[20] Compared to the dominant signals, the secondary signals at Cluster appears with less power in the Fourier and periodogram spectra but with more power in the GW power spectrum. Despite this difference, to keep in mind, the GW spectrum gives a smoothed version of the Fourier power spectrum [Torrence and Compo, 1998]. Thus to facilitate the comparison between Geotail and Cluster spectra, Figure 4b presents the GW spectra together but without normalization. There is a tenfold increase in power at Cluster (interval C) with respect to Geotail (for the interval in the boundary layer). Figure 4b shows also the 43 s

increase in periods from 144.2 s at Geotail to 187 s at Cluster. While the data may be interpreted as a growth of activity from Geotail to Cluster, i.e., thelof the structures increases, due to an increasing speed of propagation, these distant observations may not be necessarily related to each other. Geotail is near the equator and close to the stagnation region, while the wave activity at Cluster is likely to origi-nate from a position intermediate between Geotail and Cluster (as seen from the subsolar point), since the IMF is substantially away from the Northward direction (see Foullon et al.[2008], KH unstable regions).

[21] Nevertheless, using the spectral power as proxy forl, we can infer the relation between the two parameters at Cluster and apply this relation in order to obtain the lat Geotail. A statistical fit at Cluster can be obtained thanks to various levels of IMF clock angles, which control l [Foullon et al., 2008]. Amplitude variations in Bm are

assumed to depend onl, whatever the nature and origin of the perturbations, so that the wave activities from sites, which are not necessarily aligned in a given propagation path, can still be compared. Figure 4c is a plot of the global wavelet maximum power, PGW, in the range 100–250 s

(4–10 mHz), versus the wavelengths. The Clusterl(upper symbols in black) are obtained by combining results from four‐spacecraft timing and spectral analysis. The different symbols correspond to the various levels of IMF clock angles, with positive values around (A: diamond) 36°,

(B: square) 12°, (C: triangle) 41°, (D: circle) 19° and (E: asterisk) 62°, corresponding to time intervals with rela-tively small variations of the solar wind speed and density between them. The best fit to the data points at Cluster, using the linear relation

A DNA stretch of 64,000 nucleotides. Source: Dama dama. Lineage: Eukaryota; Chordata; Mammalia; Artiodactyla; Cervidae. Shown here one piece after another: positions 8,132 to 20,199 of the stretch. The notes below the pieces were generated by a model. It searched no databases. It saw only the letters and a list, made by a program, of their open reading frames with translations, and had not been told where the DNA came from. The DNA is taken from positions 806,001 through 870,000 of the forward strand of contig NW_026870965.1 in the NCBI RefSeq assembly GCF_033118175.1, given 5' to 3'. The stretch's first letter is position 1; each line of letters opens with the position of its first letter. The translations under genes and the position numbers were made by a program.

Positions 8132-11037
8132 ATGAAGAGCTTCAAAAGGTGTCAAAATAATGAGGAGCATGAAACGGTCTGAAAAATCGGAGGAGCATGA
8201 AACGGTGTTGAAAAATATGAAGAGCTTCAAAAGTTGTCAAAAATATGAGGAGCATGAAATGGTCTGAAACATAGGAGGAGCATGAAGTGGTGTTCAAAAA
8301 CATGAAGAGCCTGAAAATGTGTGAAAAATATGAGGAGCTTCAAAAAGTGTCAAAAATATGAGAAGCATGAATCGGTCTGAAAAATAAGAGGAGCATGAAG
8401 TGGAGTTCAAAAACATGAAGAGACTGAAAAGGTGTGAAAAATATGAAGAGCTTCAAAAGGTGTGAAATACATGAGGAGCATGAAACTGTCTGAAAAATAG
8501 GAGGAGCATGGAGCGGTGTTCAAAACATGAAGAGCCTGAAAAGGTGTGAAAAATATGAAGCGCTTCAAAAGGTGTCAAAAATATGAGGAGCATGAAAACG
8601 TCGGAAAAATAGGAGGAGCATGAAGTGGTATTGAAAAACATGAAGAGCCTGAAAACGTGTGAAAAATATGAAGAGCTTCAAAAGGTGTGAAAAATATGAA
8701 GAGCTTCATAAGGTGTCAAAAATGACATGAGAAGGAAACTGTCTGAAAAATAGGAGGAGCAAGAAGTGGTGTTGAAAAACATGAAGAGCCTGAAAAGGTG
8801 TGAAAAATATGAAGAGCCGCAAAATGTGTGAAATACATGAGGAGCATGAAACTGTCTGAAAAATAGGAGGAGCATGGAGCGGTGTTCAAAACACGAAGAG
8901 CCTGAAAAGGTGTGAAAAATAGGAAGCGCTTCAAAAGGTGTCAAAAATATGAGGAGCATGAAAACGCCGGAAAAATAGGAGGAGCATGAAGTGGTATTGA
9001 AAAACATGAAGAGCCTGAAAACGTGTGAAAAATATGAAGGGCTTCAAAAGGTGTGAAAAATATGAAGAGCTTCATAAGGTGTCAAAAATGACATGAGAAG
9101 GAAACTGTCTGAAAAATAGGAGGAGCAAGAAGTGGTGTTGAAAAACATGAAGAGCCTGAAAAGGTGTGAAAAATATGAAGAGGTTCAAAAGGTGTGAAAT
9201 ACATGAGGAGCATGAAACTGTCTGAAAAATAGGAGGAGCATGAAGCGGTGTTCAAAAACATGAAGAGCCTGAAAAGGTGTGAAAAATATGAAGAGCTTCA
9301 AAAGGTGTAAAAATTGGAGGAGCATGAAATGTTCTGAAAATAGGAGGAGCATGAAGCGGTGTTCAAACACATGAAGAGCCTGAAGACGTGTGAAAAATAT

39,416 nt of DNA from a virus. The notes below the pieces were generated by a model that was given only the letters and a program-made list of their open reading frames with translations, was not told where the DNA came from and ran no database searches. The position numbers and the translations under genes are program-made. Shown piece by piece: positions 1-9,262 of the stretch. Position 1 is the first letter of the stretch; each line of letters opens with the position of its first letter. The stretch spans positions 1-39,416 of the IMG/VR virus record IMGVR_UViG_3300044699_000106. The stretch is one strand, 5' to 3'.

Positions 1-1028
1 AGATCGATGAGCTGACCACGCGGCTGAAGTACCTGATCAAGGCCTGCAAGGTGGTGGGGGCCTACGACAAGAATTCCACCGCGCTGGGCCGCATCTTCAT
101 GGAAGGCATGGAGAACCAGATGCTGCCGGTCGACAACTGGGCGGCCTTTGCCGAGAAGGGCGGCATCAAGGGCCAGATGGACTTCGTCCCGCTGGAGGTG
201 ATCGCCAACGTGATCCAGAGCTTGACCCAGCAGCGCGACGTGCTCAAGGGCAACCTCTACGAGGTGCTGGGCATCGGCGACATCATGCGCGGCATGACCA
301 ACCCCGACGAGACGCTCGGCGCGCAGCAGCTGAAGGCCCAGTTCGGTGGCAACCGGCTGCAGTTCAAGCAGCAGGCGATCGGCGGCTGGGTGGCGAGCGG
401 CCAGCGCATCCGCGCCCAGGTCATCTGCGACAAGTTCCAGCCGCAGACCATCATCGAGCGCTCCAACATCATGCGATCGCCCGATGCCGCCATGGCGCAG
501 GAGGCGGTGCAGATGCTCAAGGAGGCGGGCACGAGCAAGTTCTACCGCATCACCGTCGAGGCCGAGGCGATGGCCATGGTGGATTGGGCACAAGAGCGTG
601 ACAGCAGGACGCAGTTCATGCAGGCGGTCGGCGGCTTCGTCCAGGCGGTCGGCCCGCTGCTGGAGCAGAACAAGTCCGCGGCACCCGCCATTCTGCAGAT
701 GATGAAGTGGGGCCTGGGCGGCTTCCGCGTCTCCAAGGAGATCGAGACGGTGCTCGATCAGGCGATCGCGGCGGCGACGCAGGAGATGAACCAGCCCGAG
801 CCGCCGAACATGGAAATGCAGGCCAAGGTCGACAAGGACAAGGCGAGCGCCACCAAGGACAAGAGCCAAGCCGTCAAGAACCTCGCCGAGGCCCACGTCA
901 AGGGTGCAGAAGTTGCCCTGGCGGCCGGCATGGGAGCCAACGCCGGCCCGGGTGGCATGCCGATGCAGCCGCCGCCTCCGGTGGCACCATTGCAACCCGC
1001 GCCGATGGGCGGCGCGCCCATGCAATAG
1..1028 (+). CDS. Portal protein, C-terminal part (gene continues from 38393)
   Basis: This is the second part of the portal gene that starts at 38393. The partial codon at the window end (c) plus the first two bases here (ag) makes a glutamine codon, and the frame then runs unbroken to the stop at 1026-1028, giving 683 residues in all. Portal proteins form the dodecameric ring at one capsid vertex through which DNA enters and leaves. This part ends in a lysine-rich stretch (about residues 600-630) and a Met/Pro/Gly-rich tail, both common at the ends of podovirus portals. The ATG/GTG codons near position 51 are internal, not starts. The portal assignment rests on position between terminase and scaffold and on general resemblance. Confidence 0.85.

ðPGWÞ ¼0þAlogðPGWÞ; ð3Þ

withlin km andPGWin Hz−1, is obtained forl0= 11860 ±

471 km and A = 1739 ± 487 km. This relation is used to estimate thelat Geotail (lower triangle in red), i.e., 7253 ± 690 km. From the dominant spectral period, we infer a propagation speed of the perturbations at Geotail of 50 ± 5 km s−1. This value is slightly lower but close to the average ion velocity projected in themdirection of the local

Figure 3. Magnetic wave activity at Cluster C2 in the same interval and same format as in Figure 2.

FOULLON ET AL.: PERIODIC SURFACE WAVE PHASE SPEEDS A09203

boundary coordinate system, namely, 57 km s−1in absolute value. Adding error estimates on the spectral power at Geotail (e.g., due to the low‐frequency filtering) may slightly broaden the range ofland the propagation speed of the perturbations. This indicates that the perturbations at Geotail are likely to be advected with the local flow. We note that the value obtained is

much lower than the 115 km s−1estimate given byHasegawa et al.[2009] (based on flow approximations).

### 5.

### Conclusions

[22] Although they represent a modest sample of the observations analyzed over the past, the phase speeds derived so far with Cluster yield values of a 1/3 or less of the magnetosheath flow speed or the average flow speed in the boundary layer. Time lags between two or more spacecraft can give a qualitative upper estimate of the phase speed. Cross‐examination of a few cases confirm that the flow approximations often used are generally too large. Such inaccuracies may lead to mistakes in the characterization of the different types of waves, in particular KH and anoma-lous types, and in the sizes of KH rolled‐up vortices and other derived quantities of physical importance for the conditions leading to their formation. Using two‐point dis-tant observations and spectral analysis of the tailward magnetic field component, we proposed an alternative method to estimate the wavelength and phase speed at a single spacecraft from a statistical fit to the data at the other site. This method might be further validated with more observations.

[23] Acknowledgments. C. Foullon acknowledges financial support from the UK Science and Technology Facilities Council (STFC) on the CFSA Rolling Grant. C. J. Farrugia acknowledges financial support from NASA grant NNX08AD11G. We acknowledge use of Geotail and Cluster data, in particular from magnetic field in situ experiments, as shown in this paper, and thank their respective Principal Investigators, namely S. Kokubun (Geotail/MGF) and E. Lucek (Cluster/FGM).

[24] Masaki Fujimoto thanks Johan De Keyser and another reviewer for their assistance in evaluating this paper.

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C. J. Farrugia and R. B. Torbert, Space Science Center, Department of Physics, University of New Hampshire, Durham, NH 03824, USA.

A. N. Fazakerley and C. J. Owen, Mullard Space Science Laboratory, University College London, Holmbury St Mary, Dorking, Surrey RH5 6NT, UK.

C. Foullon, Center for Fusion, Space and Astrophysics, Department of Physics, University of Warwick, Coventry CV4 7AL, UK.

F. T. Gratton, Instituto de Física del Plasma, CONICET, Universidad de Buenos Aires, Pab. 1, 1428, Buenos Aires, Argentina.

FOULLON ET AL.: PERIODIC SURFACE WAVE PHASE SPEEDS A09203